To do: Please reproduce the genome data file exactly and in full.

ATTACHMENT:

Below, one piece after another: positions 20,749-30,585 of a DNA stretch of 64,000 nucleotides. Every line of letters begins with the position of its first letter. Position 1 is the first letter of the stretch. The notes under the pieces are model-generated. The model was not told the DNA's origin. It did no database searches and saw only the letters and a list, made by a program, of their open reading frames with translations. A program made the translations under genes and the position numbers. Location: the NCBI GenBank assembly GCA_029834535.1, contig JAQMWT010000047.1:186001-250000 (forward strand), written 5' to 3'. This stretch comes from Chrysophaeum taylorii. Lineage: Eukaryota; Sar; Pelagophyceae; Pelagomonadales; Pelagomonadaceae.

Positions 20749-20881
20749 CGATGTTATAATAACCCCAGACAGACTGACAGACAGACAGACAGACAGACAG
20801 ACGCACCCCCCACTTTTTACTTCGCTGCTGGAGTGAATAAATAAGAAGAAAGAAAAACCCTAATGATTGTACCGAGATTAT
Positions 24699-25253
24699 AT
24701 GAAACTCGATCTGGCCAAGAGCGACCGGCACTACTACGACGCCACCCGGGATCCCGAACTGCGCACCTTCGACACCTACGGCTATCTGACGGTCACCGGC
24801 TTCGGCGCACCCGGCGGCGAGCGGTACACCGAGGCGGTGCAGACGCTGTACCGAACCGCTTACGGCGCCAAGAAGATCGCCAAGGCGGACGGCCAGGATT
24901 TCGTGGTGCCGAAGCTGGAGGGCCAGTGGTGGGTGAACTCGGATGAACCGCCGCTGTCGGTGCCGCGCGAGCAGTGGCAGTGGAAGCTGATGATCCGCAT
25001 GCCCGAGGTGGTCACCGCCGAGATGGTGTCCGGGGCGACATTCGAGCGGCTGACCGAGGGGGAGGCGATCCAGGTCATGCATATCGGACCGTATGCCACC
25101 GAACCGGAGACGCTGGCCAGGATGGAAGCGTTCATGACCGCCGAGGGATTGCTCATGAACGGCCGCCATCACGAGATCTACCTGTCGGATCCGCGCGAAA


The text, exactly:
Below, one piece after another: positions 20,749-30,585 of a DNA stretch of 64,000 nucleotides. Every line of letters begins with the position of its first letter. Position 1 is the first letter of the stretch. The notes under the pieces are model-generated. The model was not told the DNA's origin. It did no database searches and saw only the letters and a list, made by a program, of their open reading frames with translations. A program made the translations under genes and the position numbers. Location: the NCBI GenBank assembly GCA_029834535.1, contig JAQMWT010000047.1:186001-250000 (forward strand), written 5' to 3'. This stretch comes from Chrysophaeum taylorii. Lineage: Eukaryota; Sar; Pelagophyceae; Pelagomonadales; Pelagomonadaceae.

Positions 20749-20881
20749 CGATGTTATAATAACCCCAGACAGACTGACAGACAGACAGACAGACAGACAG
20801 ACGCACCCCCCACTTTTTACTTCGCTGCTGGAGTGAATAAATAAGAAGAAAGAAAAACCCTAATGATTGTACCGAGATTAT
Positions 24699-25253
24699 AT
24701 GAAACTCGATCTGGCCAAGAGCGACCGGCACTACTACGACGCCACCCGGGATCCCGAACTGCGCACCTTCGACACCTACGGCTATCTGACGGTCACCGGC
24801 TTCGGCGCACCCGGCGGCGAGCGGTACACCGAGGCGGTGCAGACGCTGTACCGAACCGCTTACGGCGCCAAGAAGATCGCCAAGGCGGACGGCCAGGATT
24901 TCGTGGTGCCGAAGCTGGAGGGCCAGTGGTGGGTGAACTCGGATGAACCGCCGCTGTCGGTGCCGCGCGAGCAGTGGCAGTGGAAGCTGATGATCCGCAT
25001 GCCCGAGGTGGTCACCGCCGAGATGGTGTCCGGGGCGACATTCGAGCGGCTGACCGAGGGGGAGGCGATCCAGGTCATGCATATCGGACCGTATGCCACC
25101 GAACCGGAGACGCTGGCCAGGATGGAAGCGTTCATGACCGCCGAGGGATTGCTCATGAACGGCCGCCATCACGAGATCTACCTGTCGGATCCGCGCGAAA